The fact is, the ICE is an engine but is essentially a power plant. It is a motor, power source and fuel storage combined and they travel together.

    The electric motors are a true motor and the battery is its power source which travel together. But in order to charge the battery, you need another power source and it happens to be external, along with it’s external fuel storage. Now if you were to carry that power plant with you (ICE, coal fired, NG), you would then have a hybrid. Now, try accounting for the energy production for charging the batteries. Now you’re comparing apples to apples.

    I have no doubt that the “electric vehicle” is still more efficient overall. But it definitely does not have the high efficiency rating most everyone thinks it does.

    Essentially electric vehicles are hybrids that just don’t carry the power plant with them. That’s why the range is crap. But since I can not carry my own power plant around with me, I prefer the ICE solution. I factor time into the efficiency equation and ICE wins in the refueling contest.

    Personally, I’d rather have a true hybrid than a pure electric vehicle. Toyota’s Synegy drive is really pretty nice. If they could put that into a 2 wheeled chassis, we’d all more likely buy into it. I would. Just think of the instant torque, power capbilities and superior mpgs.

  • mitch middleton

    why not have a air intake on the front so when moving at speed the air tank gets refilled

  • mitch middleton

    how much are they going to be?

  • CB77

    I suppose you have also been seeing some info and pictures of Honda’s electric
    concept bike, the RC-E. Perhaps I am showing my age…but I am having a really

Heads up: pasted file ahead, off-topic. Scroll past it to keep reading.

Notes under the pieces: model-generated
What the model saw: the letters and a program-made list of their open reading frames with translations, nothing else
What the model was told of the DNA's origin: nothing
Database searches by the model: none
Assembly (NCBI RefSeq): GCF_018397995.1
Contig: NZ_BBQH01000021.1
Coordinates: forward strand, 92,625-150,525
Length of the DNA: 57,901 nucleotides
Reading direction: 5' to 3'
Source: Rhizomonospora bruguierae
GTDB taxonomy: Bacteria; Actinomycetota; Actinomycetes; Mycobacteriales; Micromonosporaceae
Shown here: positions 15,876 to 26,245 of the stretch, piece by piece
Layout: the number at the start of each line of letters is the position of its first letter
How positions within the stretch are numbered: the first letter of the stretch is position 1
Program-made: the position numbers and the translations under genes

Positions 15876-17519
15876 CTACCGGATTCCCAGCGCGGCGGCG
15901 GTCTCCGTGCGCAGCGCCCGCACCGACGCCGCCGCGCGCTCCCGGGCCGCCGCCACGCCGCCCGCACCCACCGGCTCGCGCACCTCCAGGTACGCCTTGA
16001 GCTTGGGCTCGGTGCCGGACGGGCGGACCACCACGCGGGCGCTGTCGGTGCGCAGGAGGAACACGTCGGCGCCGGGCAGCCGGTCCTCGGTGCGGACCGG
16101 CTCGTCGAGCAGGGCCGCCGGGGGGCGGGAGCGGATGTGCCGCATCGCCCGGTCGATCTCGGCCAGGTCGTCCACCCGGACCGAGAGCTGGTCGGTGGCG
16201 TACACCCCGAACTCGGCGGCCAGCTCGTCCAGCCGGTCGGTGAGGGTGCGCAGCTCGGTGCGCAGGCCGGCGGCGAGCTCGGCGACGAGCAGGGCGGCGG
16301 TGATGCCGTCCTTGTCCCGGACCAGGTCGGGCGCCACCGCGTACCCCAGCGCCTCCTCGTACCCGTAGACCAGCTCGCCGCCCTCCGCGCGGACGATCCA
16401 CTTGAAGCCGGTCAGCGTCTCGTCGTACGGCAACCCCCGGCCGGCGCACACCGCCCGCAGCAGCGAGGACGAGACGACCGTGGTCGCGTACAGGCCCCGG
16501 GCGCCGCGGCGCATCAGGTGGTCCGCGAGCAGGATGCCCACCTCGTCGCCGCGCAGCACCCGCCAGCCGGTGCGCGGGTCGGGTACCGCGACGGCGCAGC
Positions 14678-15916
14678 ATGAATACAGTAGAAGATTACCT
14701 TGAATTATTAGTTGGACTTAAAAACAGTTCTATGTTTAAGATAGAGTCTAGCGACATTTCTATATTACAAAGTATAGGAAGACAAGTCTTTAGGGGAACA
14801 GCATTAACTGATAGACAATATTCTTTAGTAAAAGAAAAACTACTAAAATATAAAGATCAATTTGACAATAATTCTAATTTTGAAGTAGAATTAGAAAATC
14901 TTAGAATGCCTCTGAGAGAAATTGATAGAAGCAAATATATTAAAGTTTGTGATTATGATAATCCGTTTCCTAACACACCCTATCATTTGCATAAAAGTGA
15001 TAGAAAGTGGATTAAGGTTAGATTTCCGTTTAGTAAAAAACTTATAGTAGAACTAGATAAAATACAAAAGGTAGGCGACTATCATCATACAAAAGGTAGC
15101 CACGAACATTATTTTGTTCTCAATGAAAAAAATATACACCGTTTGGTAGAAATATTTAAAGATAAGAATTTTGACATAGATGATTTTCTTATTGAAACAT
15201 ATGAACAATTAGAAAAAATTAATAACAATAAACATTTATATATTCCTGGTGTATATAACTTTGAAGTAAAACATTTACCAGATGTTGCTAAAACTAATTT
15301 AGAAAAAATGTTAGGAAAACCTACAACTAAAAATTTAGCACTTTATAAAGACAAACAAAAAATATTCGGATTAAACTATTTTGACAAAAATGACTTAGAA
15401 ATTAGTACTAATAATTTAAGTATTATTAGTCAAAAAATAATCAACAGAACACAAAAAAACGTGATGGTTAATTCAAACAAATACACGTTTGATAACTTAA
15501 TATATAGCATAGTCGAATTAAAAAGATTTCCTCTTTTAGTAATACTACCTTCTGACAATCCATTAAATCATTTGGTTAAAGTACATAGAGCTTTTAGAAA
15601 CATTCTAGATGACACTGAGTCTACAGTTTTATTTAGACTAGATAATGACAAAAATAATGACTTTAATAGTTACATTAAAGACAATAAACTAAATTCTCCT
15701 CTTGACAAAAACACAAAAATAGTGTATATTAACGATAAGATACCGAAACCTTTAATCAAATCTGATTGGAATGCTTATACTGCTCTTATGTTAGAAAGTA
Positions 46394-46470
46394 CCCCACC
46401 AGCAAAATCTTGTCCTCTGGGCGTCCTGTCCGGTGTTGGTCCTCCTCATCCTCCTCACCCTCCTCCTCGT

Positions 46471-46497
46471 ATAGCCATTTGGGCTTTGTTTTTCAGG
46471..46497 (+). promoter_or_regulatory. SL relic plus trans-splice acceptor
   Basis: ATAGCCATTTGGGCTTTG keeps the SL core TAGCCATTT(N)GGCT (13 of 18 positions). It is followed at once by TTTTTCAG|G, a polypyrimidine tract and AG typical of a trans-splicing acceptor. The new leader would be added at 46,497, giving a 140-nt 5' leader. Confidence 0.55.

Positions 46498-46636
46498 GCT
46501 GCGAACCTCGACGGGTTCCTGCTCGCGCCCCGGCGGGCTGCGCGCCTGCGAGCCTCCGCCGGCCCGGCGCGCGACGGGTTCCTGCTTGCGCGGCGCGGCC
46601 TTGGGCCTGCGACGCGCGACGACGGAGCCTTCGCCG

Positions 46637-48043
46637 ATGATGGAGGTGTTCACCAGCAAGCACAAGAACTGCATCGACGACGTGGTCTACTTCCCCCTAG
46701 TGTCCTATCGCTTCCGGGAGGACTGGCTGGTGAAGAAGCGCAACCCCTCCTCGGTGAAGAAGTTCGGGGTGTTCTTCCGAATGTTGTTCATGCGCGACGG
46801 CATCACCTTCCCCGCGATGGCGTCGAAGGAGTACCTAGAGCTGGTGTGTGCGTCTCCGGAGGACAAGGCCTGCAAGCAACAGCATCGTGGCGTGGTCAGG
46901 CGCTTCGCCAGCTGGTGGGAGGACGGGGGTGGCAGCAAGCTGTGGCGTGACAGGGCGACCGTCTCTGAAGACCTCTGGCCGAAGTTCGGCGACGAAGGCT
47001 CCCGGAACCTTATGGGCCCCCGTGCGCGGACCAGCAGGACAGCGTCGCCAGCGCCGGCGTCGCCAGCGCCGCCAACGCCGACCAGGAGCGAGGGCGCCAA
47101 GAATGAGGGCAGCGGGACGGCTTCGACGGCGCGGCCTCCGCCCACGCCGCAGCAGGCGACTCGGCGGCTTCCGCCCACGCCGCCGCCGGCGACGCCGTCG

tough time getting excited about electric motorcycles. For me, an awfully large
    emotional-component of my pleasure of M/C riding, is the interaction with an
    internal combustion engine: The exhaust note, use of the transmission, etc.

    Riding a bike and hearing only the whine of an electric motor would not be
    satisfying to me…regardless of its speed capability.

    Seemingly, the main reason for an electric-powered (or hybrid) vehicle is to
    lessen (or totally avoid) the expense caused by a gasoline or diesel engine that
    consumes large amounts of fuel.

    Since a motorcycle does not really consume large amounts of fuel (and in the
    U.S. they are 99.5% used for pleasure riding…not utility) it seems to remove
    all the need for an electric version. Maybe they need to be kept on the back
    burner, though, for when we do start to actually run out of gasoline and diesel.
    I doubt that I will still be around when that happens. But if I am…I guess I
    would take an electric bike over no bike.

  • JTH

    Do I detect an error – wasn’t this to be embargoed until April 1 ?

  • CB77
  • Miguel Speed

    Curious if they think this could do motorcross. Consider a hard or fast crash…. What happens to all that condensed O2 and the valve breaks on impact. Would that cylinder become a missle? I’ve scuba dived before, those tanks are heavy. Dont think this, in its current state, could be a realistic option for todays riding. Cool technology though.

  • jason

    how many calories are in a single drop of gasoline?